Uncertainty lies ahead for Irish households as the cost of living keeps skyrocketing. Based on figures released, the petrol price is currently at €1.84 per litre while diesel sells for €1.95 per litre. Compared to the price a year ago, that is almost 30% and 18% increases, respectively. No thanks to global energy and increasing inflation.
The end to the sticky situation is not yet in sight due to the ongoing energy crisis precipitated by the ongoing war in Ukraine.
With so much currently going on, let’s analyze it in detail and make sense of the situation.
Events leading to the rise in fuel costs
Several factors contributed to the continued hike in fuel prices. The origin can be traced to the pandemic. During the period, crude oil production dipped as the world was held back by COVID-19 restrictions. As expected, meeting up with the demands became a challenge as soon as the economies started regaining their strength, leading to an increase in the prices of fuel. As the global oil market was finding its feet, then came Russia’s sanction, following the Ukraine invasion.
All these factors resulted in a $1.88 a litre petrol price in 5 top capital cities, beating the highest price of $2.06 recorded in September 2008. During that period, the cost of diesel topped petrol by 19.3 cents a litre. No thanks to the high international prices, the cost of diesel rose by 21.9 cents from March to an average price of $2.07 per litre in the June quarter.
What’s the impact of the hike in fuel prices in Ireland?
As reported by the Department of Transports, 64% of the vehicles in Ireland are powered by diesel while 32% by petrol. Also, compared to petrol, more industries such as transport, agriculture, shipping, electricity generation, and others depend mainly on diesel. The country largely depends on oil for its energy needs.
With crude oil accounting for 45.9 per cent of Ireland’s energy mix in 2020, the country is one of the most dependent countries on oil in the EU. Considering the country also imports most of its oil needs, the price of fuel is expected to significantly affect the cost of both industrial and agricultural goods and services.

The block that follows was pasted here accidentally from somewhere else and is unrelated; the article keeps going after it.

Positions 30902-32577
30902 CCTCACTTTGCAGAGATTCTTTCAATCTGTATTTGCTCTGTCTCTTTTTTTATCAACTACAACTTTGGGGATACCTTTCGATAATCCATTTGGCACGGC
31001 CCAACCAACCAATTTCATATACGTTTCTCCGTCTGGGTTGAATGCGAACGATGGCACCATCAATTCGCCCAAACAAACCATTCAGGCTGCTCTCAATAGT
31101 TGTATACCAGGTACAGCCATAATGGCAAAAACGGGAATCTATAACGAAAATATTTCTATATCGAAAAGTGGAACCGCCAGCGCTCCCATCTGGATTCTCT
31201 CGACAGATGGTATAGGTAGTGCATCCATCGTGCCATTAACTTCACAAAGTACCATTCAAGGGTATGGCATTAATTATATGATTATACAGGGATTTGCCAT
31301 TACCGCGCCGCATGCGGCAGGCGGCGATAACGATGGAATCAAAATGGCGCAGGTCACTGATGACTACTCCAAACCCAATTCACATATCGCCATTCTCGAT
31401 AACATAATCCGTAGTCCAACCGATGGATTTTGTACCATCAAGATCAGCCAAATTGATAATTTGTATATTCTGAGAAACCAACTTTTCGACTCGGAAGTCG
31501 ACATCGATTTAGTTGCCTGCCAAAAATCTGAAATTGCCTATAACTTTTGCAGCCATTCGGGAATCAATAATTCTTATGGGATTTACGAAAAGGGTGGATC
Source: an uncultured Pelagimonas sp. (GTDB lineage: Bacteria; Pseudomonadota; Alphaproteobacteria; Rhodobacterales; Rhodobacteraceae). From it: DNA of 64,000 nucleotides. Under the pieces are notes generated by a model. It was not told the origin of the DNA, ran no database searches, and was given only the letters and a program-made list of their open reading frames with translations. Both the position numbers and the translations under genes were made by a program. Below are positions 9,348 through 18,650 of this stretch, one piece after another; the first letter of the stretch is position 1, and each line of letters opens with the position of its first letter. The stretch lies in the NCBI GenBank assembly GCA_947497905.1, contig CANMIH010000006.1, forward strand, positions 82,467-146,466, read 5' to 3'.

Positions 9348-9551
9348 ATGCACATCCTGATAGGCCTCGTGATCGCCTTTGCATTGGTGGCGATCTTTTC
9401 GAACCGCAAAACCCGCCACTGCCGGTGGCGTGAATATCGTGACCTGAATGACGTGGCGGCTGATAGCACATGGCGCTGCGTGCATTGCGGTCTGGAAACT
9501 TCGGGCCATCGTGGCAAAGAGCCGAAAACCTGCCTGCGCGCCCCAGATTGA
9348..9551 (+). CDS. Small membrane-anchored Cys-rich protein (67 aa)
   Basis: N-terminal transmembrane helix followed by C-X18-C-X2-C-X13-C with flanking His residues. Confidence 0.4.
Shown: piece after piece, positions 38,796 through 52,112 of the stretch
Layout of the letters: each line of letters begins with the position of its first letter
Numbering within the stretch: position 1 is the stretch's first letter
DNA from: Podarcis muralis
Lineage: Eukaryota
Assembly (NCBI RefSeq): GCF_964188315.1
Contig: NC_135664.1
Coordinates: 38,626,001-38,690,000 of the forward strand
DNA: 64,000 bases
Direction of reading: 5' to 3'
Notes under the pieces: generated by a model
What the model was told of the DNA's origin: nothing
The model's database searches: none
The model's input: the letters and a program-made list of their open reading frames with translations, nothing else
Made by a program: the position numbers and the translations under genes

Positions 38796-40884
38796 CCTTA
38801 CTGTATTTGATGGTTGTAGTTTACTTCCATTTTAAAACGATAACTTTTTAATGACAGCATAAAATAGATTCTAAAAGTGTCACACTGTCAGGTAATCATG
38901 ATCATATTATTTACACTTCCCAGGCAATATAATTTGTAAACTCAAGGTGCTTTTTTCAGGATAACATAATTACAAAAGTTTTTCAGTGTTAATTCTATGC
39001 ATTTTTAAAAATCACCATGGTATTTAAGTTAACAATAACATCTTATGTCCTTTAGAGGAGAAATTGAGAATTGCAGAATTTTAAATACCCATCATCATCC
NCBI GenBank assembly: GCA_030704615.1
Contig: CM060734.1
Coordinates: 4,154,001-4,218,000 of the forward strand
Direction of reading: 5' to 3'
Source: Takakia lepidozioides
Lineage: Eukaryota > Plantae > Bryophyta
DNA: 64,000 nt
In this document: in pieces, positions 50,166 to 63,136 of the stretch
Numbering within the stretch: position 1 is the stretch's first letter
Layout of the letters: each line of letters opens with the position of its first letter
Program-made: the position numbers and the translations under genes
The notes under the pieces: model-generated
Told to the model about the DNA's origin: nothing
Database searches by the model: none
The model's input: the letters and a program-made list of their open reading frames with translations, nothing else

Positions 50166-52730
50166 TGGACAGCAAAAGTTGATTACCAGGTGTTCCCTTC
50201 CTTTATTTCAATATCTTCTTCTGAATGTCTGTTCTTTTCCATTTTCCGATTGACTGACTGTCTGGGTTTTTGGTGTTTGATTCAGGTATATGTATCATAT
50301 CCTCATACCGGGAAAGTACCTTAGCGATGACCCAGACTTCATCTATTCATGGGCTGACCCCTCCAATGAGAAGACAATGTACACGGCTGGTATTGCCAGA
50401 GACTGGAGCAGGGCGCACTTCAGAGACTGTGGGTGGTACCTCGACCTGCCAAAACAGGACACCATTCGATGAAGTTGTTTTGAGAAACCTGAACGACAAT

How deep is the Europe Energy Crisis?
Recent events played out the importance of Russia as one of the world’s oil producers. With the continent relying on Russia for 40% of its natural gas needs, the invasion of Ukraine and the reaction of western countries with sanctions further burdened an already fragile global energy market.
As expected, Moscow continues to cut its gas delivery to the rest of Europe, resulting in Australians facing a significant hike in gas prices. According to Dr De Mello, Senior lecturer at Macquarie University’s business school, a higher cost of living is looming as Europe prepares for the first winter after the Russian invasion of Ukraine. He predicted that manufacturers would likely switch from gas to diesel for their energy needs, raising the demand for the fuel and its price astronomically.
How do you go around high fuel prices?
In the opinion of Dr De Mello, making little adjustments in driving style could lessen the burden of high fuel prices on consumers. Even with that, you still have to find a way to shop for fuel at the lowest price possible and take advantage of price variations in different places in your city. He suggested that prices can vary between 50 and 80% when you use fuel apps. ACCC Chair Gina Cass-Gottlieb buttressed his suggestion, urging consumers to exploit fuel price apps to find the lowest price in their area alongside patronizing independent retailers.
Irish Government response to rising fuel prices
To mitigate the continued rise in fuel prices for the people of Ireland, the minister for Finance, Paschal Donohoe, announced the government has put a hold on the planned excise cut on fuel.
An excise reduction of 21 cents on petrol and 16 cents on the price of diesel remains part of the 2023 budget. Also, there is a 16 cents per litre in respect of marked gas oil (green diesel), and all are extended until the 23rd of February, 2023.